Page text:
Daniela works in the laboratory of brain, hearing, and behavior lead by Dr. Stephen David. She was awarded an NIH F31 predoctoral fellowship to study how behavioral state shapes neuronal responses to sound in the auditory midbrain.  An active open science advocate, Daniela co-leads the Open Insight project sponsored by the OHSU Library and funded by NIH. She is excited about joining the OpenCon community to continue her mission toward promoting openness in science and find new routes for collaboration.

Katy Lawson is in her final year of medical school and will pursue a residency in pathology. With a background in basic science research and a master’s degree in clinical research, she is motivated by the creation and dissemination of knowledge to improve medical outcomes. Katy is committed to the principles of collaboration and open access to resources, education, and research that aim to propel knowledge toward the advancement of health.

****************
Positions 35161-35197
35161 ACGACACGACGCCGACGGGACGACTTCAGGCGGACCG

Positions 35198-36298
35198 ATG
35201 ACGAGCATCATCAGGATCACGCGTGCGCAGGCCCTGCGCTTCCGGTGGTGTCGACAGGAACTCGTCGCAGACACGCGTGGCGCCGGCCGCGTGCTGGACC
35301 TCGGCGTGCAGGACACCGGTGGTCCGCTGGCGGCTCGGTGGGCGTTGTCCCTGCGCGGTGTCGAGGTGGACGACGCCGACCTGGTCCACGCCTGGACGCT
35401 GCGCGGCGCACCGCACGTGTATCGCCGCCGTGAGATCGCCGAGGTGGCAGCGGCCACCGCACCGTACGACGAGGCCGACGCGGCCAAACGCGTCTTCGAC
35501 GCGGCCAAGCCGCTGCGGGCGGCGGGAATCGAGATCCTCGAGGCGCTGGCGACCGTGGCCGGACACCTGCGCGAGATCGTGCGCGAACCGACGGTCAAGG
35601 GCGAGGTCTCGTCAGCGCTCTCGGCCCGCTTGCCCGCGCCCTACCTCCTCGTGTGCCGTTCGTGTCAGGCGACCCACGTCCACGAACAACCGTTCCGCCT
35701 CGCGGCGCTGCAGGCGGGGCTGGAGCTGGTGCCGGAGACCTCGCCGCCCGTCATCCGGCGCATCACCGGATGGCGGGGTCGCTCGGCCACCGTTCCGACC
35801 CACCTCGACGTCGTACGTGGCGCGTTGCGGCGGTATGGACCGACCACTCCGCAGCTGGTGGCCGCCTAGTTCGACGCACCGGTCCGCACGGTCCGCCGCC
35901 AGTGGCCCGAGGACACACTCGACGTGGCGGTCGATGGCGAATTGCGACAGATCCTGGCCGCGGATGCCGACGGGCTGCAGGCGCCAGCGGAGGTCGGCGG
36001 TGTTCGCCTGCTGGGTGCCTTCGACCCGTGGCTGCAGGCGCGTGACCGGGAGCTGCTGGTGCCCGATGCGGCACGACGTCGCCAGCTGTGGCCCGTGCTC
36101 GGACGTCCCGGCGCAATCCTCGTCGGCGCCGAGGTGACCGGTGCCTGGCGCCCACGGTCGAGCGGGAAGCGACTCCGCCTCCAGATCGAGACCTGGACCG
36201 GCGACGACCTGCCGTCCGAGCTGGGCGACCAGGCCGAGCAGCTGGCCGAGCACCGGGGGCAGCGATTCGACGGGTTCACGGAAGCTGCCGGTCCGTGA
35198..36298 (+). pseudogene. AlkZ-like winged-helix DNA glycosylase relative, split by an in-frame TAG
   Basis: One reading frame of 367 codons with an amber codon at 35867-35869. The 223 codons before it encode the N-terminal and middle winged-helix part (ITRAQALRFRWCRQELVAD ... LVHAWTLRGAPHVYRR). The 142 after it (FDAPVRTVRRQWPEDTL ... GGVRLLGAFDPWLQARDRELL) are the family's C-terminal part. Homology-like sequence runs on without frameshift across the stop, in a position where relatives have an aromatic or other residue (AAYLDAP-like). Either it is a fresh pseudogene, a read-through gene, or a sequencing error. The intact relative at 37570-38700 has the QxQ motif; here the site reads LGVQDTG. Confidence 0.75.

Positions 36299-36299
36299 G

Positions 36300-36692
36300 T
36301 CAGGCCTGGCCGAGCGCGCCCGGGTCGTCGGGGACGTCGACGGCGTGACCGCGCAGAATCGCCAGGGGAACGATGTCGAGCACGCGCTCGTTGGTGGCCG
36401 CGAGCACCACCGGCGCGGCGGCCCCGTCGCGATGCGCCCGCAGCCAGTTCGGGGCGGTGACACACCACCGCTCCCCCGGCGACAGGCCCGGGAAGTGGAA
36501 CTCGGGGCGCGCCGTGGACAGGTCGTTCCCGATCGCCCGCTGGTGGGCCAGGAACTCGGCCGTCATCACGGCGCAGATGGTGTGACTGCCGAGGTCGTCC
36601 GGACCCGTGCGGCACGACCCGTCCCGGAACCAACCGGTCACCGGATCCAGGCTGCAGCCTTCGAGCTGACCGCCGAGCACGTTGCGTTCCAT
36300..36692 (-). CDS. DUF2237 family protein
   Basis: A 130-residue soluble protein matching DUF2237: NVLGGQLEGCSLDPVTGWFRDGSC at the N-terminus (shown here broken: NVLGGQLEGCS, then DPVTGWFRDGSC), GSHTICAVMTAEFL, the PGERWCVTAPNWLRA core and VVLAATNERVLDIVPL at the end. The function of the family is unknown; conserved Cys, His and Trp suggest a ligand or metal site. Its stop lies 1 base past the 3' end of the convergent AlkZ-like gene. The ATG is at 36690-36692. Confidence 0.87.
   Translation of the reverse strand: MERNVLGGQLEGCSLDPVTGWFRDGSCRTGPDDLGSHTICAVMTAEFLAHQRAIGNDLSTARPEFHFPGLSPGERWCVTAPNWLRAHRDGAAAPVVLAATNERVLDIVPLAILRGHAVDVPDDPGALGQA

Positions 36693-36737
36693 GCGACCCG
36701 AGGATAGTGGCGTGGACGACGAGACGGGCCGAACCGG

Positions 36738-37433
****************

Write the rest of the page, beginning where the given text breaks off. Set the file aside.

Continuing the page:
The OHSU Library and the OpenCon organizers were impressed by the applications we received from across the OHSU student and early career researcher communities.  Thank you to everyone that expressed an interest and we will be working to offer opportunities to engage with the conference locally.

Congratulations to Daniela and Katy!

Monarch Initiative receives $5 million award to help researchers learn more about the genetic causes of disease


Dr. Melissa Haendel, Associate Professor in the OHSU Library and DMICE, and the  Monarch Initiative team have been awarded a $5 million grant from the National Institutes of Health Office of the Director to increase the utility of animal models and improve our understanding of human diseases.